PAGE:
A vaginal septum is a condition that happens when the female reproductive system doesn’t fully develop. It leaves a dividing wall of tissue in the vagina that’s not visible externally.

The wall of tissue can run vertically or horizontally, dividing the vagina into two sections. Many girls don’t realize they have a vaginal septum until they reach puberty, when pain, discomfort, or an unusual menstrual flow sometimes signal the condition. Others don’t find out until they become sexually active and experience pain during intercourse. However, some women with a vaginal septum never have any symptoms.

There are two types of vaginal septum. The type is based on the position of the septum.

Longitudinal vaginal septum

A longitudinal vaginal septum (LVS) is sometimes called a double vagina because it creates two vaginal cavities separated by a vertical wall of tissue. One vaginal opening may be smaller than the other.

During development, the vagina begins as two canals. They usually merge to create one vaginal cavity during the last trimester of pregnancy. But sometimes this doesn’t happen.

Some girls find out they have an LVS when they start menstruating and use a tampon. Despite inserting a tampon, they might still see blood leaking. Having an LVS can also make intercourse difficult or painful due to the extra wall of tissue.

Transverse vaginal septum

A transverse vaginal septum (TVS) runs horizontally, dividing the vagina into a top and bottom cavity. It can occur anywhere in the vagina. In some cases, it can partially or fully cut off the vagina from the rest of the reproductive system.

Girls usually discover they have a TVS when they start menstruating because the extra tissue can block the flow of menstrual blood. This can also lead to abdominal pain if the blood collects in the reproductive tract.

Some women with a TVS have a small hole in the septum that allows menstrual blood to flow out of the body. However, the hole might not be large enough to let all the blood through, causing periods that are longer than the average of two to seven days.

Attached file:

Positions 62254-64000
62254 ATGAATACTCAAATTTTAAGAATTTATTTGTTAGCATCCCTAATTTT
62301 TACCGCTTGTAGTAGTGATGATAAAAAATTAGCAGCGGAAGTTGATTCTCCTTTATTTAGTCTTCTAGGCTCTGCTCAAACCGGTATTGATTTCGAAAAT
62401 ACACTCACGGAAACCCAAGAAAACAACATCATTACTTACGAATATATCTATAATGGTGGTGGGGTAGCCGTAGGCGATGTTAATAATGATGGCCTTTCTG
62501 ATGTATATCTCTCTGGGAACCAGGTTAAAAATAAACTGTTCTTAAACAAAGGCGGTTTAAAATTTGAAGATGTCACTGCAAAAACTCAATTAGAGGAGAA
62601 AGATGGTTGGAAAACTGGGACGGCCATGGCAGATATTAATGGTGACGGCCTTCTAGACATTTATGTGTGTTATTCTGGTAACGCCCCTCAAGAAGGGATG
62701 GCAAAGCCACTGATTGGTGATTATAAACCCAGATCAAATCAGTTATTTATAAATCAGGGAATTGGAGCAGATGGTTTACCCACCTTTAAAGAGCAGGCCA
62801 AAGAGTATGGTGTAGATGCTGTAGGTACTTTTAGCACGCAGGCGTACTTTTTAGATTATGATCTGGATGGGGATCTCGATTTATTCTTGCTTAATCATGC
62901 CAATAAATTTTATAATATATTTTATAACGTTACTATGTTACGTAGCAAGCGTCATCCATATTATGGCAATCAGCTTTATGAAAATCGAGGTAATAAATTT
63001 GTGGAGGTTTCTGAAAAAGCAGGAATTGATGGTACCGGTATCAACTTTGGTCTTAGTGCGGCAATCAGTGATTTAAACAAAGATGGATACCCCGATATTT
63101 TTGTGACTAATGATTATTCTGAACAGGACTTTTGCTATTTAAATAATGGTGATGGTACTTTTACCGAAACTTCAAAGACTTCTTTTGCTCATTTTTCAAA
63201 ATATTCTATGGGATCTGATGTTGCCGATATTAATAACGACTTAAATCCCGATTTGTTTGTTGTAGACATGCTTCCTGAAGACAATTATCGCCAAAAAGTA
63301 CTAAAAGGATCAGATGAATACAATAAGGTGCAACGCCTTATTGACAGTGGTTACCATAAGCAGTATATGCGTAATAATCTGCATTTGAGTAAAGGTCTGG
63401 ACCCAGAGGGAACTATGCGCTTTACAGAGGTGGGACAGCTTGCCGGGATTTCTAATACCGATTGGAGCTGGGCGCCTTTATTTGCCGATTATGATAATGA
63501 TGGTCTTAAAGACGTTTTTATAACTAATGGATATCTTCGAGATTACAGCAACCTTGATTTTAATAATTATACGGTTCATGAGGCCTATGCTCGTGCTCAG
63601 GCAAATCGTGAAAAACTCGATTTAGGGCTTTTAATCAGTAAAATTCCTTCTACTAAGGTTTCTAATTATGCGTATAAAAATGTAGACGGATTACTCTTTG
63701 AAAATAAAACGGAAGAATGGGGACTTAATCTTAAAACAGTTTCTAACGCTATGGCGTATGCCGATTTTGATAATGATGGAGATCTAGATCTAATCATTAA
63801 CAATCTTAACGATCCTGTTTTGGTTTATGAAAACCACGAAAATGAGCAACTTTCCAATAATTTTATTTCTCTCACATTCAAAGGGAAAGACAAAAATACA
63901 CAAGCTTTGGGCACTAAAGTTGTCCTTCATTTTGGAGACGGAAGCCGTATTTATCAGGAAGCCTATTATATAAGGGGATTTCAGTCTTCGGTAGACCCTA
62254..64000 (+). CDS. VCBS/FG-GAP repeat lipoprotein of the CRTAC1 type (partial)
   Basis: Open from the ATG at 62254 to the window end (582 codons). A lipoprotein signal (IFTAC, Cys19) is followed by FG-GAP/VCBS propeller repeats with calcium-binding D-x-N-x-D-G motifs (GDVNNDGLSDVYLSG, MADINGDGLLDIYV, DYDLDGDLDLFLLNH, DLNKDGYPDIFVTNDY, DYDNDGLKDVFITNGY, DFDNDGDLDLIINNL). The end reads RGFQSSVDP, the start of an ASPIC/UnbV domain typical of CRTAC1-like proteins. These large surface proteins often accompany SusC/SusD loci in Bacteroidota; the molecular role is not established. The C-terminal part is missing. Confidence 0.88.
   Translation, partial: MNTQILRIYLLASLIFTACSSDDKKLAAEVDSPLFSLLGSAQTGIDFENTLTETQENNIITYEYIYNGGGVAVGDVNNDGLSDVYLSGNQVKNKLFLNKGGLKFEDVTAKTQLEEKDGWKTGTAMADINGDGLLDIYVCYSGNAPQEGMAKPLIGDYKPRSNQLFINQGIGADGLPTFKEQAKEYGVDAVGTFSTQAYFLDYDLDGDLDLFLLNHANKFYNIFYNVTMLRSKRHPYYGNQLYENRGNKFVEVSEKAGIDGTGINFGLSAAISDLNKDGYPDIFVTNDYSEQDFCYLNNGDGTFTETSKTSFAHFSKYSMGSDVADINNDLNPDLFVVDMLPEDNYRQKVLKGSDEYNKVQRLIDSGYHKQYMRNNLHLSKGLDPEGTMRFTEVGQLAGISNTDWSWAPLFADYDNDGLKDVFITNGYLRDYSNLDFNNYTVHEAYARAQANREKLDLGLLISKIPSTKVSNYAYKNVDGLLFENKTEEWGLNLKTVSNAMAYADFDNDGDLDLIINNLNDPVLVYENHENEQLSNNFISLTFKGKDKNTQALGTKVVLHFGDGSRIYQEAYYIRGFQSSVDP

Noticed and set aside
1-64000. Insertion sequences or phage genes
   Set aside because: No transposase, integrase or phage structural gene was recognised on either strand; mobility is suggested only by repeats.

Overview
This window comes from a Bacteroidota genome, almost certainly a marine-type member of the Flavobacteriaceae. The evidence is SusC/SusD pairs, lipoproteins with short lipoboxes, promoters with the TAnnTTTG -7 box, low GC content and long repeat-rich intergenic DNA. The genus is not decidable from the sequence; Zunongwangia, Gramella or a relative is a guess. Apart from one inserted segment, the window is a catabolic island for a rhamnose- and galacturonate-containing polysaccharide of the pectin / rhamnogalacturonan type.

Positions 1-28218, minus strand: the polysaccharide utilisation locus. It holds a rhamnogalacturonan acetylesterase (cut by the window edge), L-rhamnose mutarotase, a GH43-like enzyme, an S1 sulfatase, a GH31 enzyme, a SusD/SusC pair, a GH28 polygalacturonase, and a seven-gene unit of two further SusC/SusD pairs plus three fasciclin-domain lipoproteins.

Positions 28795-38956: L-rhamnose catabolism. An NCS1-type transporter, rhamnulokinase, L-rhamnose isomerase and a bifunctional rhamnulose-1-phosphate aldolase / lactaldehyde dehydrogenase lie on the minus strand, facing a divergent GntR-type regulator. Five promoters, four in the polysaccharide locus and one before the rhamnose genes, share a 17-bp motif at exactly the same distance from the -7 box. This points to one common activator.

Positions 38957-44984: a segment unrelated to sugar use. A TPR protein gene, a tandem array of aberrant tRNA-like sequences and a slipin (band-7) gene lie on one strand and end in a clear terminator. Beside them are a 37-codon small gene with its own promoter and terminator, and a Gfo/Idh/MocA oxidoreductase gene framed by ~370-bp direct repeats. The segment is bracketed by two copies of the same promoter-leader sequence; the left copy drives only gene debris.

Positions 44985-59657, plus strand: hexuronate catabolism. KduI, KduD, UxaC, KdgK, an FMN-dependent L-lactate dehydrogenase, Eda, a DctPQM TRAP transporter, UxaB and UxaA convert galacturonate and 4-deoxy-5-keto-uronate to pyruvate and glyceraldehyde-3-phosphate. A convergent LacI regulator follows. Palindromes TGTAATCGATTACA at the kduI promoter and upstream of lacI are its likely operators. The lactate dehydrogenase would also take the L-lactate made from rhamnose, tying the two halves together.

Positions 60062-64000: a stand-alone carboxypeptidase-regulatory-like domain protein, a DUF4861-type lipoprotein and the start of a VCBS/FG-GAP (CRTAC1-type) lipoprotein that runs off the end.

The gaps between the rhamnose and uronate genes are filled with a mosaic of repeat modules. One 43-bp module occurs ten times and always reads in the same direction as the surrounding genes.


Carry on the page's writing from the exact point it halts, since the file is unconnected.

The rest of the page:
Some women also discover it when they become sexually active. The septum can block the vagina or make it very short, which often makes intercourse painful or uncomfortable.

A fetus follows a strict sequence of events as it develops. Sometimes the sequence falls out of order, which is what causes both LVS and TVS.

An LVS occurs when the two vaginal cavities that initially form the vagina don’t merge into one before birth. A TVS is the result of ducts inside the vagina not merging or developing correctly during development.

Experts aren’t sure what causes this unusual development.

Vaginal septums usually require a doctor’s diagnosis since you can’t see them externally. If you have symptoms of a vaginal septum, such as pain or discomfort during intercourse, it’s important to follow up with your doctor. Many things can cause symptoms similar to those of a vaginal septum, such as endometriosis.

During your appointment, your doctor will start by looking at your medical history. Next, they’ll give you a pelvic exam to check for anything unusual, including a septum. Depending on what they find during the exam, they may use an MRI scan or ultrasound to get a better look at your vagina. If you do have a vaginal septum, this can also help to confirm whether it’s an LVS or TVS.

These imaging tests will also help your doctor check for reproductive duplications that sometimes occur in women with this condition. For example, some women with a vaginal septum have additional organs in their upper reproductive tract, such as a double cervix or double uterus.

Vaginal septums don’t always require treatment, especially if they aren’t causing any symptoms or impacting fertility. If you do have symptoms or your doctor thinks your vaginal septum could lead to pregnancy complications, you can have it surgically removed.

Removing a vaginal septum is a very straightforward process involving minimal recovery time. During the procedure, your doctor will remove the extra tissue and drain any blood from previous menstrual cycles. Following the procedure, you’ll likely notice that intercourse is no longer uncomfortable. You might also see an increase in your menstrual flow.

For some women, having a vaginal septum never causes any symptoms or health concerns. For others, however, it can lead to pain, menstrual issues, and even infertility. If you have a vaginal septum or think you might, make an appointment with your doctor. Using some basic imaging and a pelvic exam, they can determine whether your vaginal septum could lead to future complications. If so, they can easily remove the septum with surgery.